-by Kyle Dalsimer,
campaign manager for Ally Dalsimer
On June 8th of this year, Virginia held statewide elections for Governor, Lieutenant Governor, Attorney General, and 100 delegate seats. What we saw as progressives in this race was nothing short of carnage. Despite some encouraging results (progressive Delegate Elizabth Guzman retains her seat, DSA-backed NaDarius Clark defeated a corrupt conservative incumbent), we were overwhelmingly defeated. Why did this happen? Is it what many people claim: that Virginia is "not ready" to elect progressives? Or is the answer far more nuanced, necessitating a deeper inspection?
The first place to look at what went wrong is the Lieutenant Governor race, which saw six candidates make the final ballot, 4 of whom could be quantifiably described as progressives (to varying degrees). While it was remarkable to have progressive discourse front and center in this race, the lack of Ranked Choice Voting (a system which all candidates verbally endorsed), we saw what would have been a clear plurality divided four ways. This was not the only problem, as county-by-county map shows, the industrialized east coast of the state voted a majority for the Dominion-backed victor, while nearly all of the rural western portion of the state voted for Sam Rasoul, a delegate with the endorsements of virtually every progressive organization statewide. Polling showed a very close race with high undecided numbers until just days before election day, when the eventual winner suddenly shot up in the polls, a spike that directly coincided with a television ad cut by the current Governor endorsing her campaign. Despite concerns about integrity and taking funds from corporations she’d sworn to denounce earlier in the campaign, we did not see an organized effort to rebuke the new frontrunner. While this may have been a result of timing and lack of resources, it must also be noted that former frontrunner Rasoul had the largest grassroots fundraising totals, and would have had the funds to put out media exposing these issues to less in-the-loop voters statewide. Rasoul ran a very clean and cordial campaign, and did not attack other candidates, a decision that made sense for the presumptive frontrunner, but may have cost him the election in the final stretch. While we’ll never know if results would have been altered under a Ranked-Choice voting system, it was clear that having four progressive candidates in the race muddied messaging and opposition to corporatism. Had efforts been made to release factual, if damning, information on a wider scale, voters may have come to the polls with different intentions. Instead, not only did the most conservative candidate on the ballot secure the nomination, but one of the losing progressive candidates, Mark Levine, also lost his seat in the Virginia House of Delegates. Levine’s voting record is one of the most consistently progressive in the state, and his work to end gun violence and create transparency in Richmond are second to none. The same can be said for Gubernatorial candidate and socialist Lee Carter, who flipped a deep red seat in 2017 and wrote the legislation to cap insulin copays at only $50 statewide. Both will be sorely missed in the state house.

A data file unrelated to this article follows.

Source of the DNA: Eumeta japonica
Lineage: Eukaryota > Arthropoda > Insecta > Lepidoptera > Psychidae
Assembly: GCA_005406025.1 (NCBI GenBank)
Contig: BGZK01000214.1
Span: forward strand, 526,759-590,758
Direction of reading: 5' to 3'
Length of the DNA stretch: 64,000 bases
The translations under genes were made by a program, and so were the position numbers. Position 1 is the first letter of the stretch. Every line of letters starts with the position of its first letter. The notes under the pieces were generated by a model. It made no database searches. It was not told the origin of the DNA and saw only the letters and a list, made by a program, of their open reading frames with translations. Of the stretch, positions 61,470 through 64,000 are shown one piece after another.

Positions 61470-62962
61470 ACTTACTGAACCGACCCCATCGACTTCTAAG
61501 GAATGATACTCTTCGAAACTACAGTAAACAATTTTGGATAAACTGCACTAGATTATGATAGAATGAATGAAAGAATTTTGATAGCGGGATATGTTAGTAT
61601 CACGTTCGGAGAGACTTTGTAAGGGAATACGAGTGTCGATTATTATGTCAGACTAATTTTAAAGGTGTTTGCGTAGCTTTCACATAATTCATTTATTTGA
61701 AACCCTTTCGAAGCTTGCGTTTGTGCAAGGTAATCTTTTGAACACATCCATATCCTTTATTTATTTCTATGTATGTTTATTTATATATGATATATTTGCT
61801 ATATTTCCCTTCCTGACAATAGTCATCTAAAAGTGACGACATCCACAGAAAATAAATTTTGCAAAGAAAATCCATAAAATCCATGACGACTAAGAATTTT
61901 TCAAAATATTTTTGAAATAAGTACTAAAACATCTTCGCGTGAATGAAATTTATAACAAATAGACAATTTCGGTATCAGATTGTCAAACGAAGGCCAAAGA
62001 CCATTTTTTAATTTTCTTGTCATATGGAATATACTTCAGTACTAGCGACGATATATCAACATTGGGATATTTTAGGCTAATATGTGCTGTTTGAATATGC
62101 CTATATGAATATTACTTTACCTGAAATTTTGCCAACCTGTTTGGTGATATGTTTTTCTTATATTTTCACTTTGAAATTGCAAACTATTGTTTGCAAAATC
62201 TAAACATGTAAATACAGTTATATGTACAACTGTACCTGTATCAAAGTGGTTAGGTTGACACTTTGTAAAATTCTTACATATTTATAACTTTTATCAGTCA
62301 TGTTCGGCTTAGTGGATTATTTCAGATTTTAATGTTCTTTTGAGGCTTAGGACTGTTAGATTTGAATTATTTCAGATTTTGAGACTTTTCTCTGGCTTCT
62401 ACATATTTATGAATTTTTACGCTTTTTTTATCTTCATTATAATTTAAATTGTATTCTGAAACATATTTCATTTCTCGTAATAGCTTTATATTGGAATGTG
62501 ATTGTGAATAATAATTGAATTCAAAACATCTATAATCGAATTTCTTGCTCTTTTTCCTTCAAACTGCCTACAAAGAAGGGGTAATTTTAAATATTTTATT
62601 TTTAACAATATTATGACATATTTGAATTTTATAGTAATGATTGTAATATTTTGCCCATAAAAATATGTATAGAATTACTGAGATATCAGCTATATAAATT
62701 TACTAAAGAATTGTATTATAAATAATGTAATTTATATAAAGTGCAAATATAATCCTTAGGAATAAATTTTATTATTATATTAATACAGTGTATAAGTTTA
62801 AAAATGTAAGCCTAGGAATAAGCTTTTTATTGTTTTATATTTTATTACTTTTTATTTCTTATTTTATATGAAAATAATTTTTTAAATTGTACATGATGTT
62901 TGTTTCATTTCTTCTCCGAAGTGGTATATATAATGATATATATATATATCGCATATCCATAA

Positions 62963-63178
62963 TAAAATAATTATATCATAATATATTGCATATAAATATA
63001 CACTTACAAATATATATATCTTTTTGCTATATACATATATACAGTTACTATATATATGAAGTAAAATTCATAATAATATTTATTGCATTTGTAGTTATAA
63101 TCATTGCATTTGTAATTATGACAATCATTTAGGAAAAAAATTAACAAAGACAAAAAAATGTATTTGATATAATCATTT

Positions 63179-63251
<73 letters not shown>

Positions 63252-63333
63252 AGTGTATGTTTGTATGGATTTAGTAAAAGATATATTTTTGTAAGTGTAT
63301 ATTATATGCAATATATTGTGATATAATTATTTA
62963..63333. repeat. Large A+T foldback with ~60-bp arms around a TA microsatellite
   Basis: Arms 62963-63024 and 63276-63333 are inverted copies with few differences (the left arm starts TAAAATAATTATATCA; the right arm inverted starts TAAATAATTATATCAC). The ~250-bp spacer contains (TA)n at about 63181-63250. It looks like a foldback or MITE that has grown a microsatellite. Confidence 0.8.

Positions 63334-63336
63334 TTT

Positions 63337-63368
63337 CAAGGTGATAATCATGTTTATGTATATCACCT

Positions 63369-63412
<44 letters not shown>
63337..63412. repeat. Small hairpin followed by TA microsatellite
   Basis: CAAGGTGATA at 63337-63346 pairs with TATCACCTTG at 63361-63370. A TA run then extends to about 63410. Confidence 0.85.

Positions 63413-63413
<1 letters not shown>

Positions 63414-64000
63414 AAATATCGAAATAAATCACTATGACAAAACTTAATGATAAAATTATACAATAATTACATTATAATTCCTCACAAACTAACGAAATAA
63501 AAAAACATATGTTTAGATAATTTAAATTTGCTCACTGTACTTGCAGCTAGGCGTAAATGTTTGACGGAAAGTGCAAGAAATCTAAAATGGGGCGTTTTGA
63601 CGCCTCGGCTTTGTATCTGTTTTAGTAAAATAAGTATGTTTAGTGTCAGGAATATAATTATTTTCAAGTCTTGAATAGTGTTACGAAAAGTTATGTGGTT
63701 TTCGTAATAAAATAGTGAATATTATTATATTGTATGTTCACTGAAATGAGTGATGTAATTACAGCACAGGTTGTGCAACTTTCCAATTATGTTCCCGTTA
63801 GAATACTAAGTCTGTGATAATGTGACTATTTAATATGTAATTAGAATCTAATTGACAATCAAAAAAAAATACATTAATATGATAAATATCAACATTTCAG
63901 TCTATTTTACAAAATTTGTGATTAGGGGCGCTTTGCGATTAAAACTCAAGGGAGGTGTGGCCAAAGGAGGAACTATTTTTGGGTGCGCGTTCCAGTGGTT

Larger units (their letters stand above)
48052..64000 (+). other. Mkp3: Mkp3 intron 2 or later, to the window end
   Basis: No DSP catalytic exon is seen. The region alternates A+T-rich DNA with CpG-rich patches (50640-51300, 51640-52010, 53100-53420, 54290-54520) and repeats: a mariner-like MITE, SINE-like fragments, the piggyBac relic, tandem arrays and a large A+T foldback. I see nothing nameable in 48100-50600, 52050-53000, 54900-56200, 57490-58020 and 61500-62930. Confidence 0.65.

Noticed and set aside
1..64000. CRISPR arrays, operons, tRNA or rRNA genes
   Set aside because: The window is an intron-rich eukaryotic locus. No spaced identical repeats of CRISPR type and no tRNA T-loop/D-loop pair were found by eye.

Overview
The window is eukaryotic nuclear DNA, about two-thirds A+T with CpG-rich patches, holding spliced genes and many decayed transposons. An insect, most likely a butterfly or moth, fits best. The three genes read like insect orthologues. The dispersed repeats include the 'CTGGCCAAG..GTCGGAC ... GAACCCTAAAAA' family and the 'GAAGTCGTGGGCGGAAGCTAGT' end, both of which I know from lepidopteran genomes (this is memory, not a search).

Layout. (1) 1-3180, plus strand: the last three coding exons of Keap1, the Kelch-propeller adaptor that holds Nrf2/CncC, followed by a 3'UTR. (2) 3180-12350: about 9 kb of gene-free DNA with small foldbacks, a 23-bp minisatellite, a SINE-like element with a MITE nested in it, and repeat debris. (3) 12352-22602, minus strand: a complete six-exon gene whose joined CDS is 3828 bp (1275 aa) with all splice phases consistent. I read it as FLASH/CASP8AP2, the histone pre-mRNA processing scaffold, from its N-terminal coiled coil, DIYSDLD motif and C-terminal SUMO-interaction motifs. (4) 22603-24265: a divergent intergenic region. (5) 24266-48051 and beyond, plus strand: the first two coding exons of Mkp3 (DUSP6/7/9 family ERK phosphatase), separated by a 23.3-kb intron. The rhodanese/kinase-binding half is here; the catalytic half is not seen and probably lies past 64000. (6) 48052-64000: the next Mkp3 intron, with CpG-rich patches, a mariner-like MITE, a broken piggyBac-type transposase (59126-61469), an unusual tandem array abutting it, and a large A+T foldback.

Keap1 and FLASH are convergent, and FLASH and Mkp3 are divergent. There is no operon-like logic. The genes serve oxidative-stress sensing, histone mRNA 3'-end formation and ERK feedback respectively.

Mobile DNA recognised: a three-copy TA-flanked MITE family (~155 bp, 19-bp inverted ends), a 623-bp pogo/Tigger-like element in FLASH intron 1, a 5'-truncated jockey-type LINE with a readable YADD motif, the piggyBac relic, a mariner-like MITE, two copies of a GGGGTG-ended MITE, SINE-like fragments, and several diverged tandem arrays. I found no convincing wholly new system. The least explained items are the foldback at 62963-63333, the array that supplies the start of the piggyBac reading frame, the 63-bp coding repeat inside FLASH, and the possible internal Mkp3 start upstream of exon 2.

Another bold progressive candidate to lose their seat is Herndon Delegate Ibraheem Samirah, a 29 year old Dentist who advocated for statewide single-payer healthcare, and drew national attention for disrupting a Trump rally in Jamestown. Despite being the incumbent, Samirah’s opponent was able to outraise him 2:1 with the help of establishment PACs and dark money. She also garnered endorsements from centrist and conservative Democratic legislators that seemed to disapprove of Delegate Samirah’s bold vision and refusal to compromise values. Delegate Samirah was also the victim of a slew of vicious attack ads that attempted to paint him as someone to fear, a tactic targeted specifically at older voters who fear "radicals." This included an attack ad in which Delegate Samirah’s skin was darkened. With final votes tallied, Samirah was defeated by just over 200 votes in an election that saw nearly 7,000 cast.